It’s not just stressed creditors that are forced to tap the Insolvency and Bankruptcy Code (IBC) 2016 to resolve cases of defaults or settle dues. In fact, before the Reserve Bank of India’s move last week to select 12 large non-performing asset (NPA) accounts for resolution under the IBC, five of the top six insolvency cases (with the highest amount of defaults) were filed by debtors themselves.
According to an analysis of the cases admitted by the National Company Law Tribunal (NCLT), these companies — Gujarat NRE Coke, Gupta Coal India, Kamineni Steel, JODPL and VNR Infra — collectively owed `10,221 crore to various creditors.
These defaults were much higher than just Rs 1,377 crore involved in seven cases filed by banks up to May 18 for insolvency proceedings.
Last week, finance minister Arun Jaitley said of the 81 cases admitted by the NCLT up to May 18 for resolution under the one-year old IBC, financial creditors accounted for only 18. Of these, just seven were initiated by banks.
According to the data by Capitaline data, banks’ gross NPAs touched Rs 7.11 lakh crore as of April. However, with the RBI’s latest decision to refer the 12 cases that account for 25% of the NPAs in the banking system for resolution under the IBC, following an Ordinance by the government last month, such a scenario is set to change.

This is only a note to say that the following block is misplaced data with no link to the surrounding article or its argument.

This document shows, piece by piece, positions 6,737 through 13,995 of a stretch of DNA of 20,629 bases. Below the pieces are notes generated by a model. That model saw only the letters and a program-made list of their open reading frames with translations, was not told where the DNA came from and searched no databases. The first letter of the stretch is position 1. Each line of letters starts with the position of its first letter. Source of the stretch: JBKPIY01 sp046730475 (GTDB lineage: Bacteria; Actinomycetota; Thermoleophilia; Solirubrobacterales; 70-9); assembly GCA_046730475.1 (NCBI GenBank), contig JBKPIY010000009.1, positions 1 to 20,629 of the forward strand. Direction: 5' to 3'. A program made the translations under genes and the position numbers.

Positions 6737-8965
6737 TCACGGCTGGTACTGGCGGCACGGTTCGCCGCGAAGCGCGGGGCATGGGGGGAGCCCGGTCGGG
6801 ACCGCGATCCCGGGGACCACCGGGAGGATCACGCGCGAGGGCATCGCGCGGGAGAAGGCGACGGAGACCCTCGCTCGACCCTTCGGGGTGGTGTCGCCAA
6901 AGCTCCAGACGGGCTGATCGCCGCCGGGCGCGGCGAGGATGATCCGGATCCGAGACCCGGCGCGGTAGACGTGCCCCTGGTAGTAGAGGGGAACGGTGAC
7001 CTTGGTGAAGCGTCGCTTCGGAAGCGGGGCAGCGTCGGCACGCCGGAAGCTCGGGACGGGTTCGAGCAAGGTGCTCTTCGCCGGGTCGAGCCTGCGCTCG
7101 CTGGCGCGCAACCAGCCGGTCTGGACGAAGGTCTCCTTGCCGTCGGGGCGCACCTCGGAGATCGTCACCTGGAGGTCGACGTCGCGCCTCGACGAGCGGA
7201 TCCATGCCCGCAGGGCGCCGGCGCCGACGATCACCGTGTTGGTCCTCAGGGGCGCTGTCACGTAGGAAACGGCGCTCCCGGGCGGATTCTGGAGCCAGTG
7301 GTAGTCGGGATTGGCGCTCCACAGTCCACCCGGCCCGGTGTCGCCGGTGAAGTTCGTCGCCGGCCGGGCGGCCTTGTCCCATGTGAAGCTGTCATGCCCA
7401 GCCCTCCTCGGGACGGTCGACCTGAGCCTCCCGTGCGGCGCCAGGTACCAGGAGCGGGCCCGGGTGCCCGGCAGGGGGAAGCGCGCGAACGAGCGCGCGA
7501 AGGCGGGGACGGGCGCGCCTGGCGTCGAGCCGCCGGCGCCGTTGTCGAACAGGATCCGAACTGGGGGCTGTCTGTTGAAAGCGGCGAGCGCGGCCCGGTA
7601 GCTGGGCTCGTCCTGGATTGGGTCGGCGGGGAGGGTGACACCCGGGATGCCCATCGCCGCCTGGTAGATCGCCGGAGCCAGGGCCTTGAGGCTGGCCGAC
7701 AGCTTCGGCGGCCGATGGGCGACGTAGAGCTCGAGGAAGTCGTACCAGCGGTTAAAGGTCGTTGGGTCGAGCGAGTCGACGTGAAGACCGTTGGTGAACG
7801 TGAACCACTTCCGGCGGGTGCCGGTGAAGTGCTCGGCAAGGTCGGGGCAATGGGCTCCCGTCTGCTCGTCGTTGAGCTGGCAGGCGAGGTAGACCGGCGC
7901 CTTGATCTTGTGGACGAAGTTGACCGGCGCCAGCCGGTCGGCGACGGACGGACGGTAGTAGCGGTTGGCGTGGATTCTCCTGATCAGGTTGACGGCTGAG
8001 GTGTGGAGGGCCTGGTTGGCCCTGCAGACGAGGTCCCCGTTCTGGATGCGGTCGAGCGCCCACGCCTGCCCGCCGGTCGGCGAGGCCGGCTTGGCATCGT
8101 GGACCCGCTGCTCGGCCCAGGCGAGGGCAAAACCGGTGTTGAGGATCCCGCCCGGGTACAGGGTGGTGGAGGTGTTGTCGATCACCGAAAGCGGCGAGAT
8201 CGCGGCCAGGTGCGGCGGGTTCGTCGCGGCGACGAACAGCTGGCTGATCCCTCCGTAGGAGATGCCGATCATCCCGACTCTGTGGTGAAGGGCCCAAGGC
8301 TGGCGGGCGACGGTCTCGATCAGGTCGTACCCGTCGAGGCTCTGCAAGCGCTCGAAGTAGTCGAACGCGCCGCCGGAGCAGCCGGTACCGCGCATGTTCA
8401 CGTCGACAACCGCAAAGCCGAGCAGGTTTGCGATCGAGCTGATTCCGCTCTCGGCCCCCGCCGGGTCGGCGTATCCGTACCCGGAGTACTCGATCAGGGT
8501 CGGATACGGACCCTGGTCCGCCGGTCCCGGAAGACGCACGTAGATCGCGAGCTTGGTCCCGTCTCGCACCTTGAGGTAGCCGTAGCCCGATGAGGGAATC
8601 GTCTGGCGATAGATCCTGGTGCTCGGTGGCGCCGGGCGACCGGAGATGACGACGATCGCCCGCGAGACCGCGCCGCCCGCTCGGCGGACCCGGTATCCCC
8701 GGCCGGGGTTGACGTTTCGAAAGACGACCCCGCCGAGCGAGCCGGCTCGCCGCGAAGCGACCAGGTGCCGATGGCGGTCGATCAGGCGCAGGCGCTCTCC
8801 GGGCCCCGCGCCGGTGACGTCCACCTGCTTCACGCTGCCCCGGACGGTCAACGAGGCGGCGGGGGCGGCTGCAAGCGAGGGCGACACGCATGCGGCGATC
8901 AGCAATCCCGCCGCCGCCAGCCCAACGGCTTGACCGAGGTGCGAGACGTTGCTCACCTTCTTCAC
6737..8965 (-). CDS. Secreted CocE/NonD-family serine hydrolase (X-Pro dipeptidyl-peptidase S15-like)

The IBC is aimed at the turnaround of stressed assets or, in case of liquidation, their quick monetisation. Secured creditors, including banks, are placed third in the preference order in case of any liquidation to receive the proceeds, after meeting the cost of resolution and workers’ dues.
Sanjay Grover, managing partner at company secretary firm, Sanjay Grover & Associates and an insolvency professional (IR), said the IBC is working really well, although IRs are required to spend a lot of time on the resolution of such cases.
According to MS Sahoo, chairman of the Insolvency and Bankruptcy Board of India, as many as 900 applications were made before the NCLT as of May 18 to initiate insolvency proceedings. The number of applications may have reached around 1,200 by now, he added. This points to the growing trust in the potential of the law to resolve default cases.
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Last month, through an Ordinance to the Banking Regulation (Amendment) Ordinance, 2017, the Centre authorised the Reserve Bank of India (RBI) to direct banking companies to resolve specific cases of bad loans by initiating resolution process under the new insolvency law, where required. The central bank can now give directions on even specific cases of defaults, a practice it had generally avoided earlier.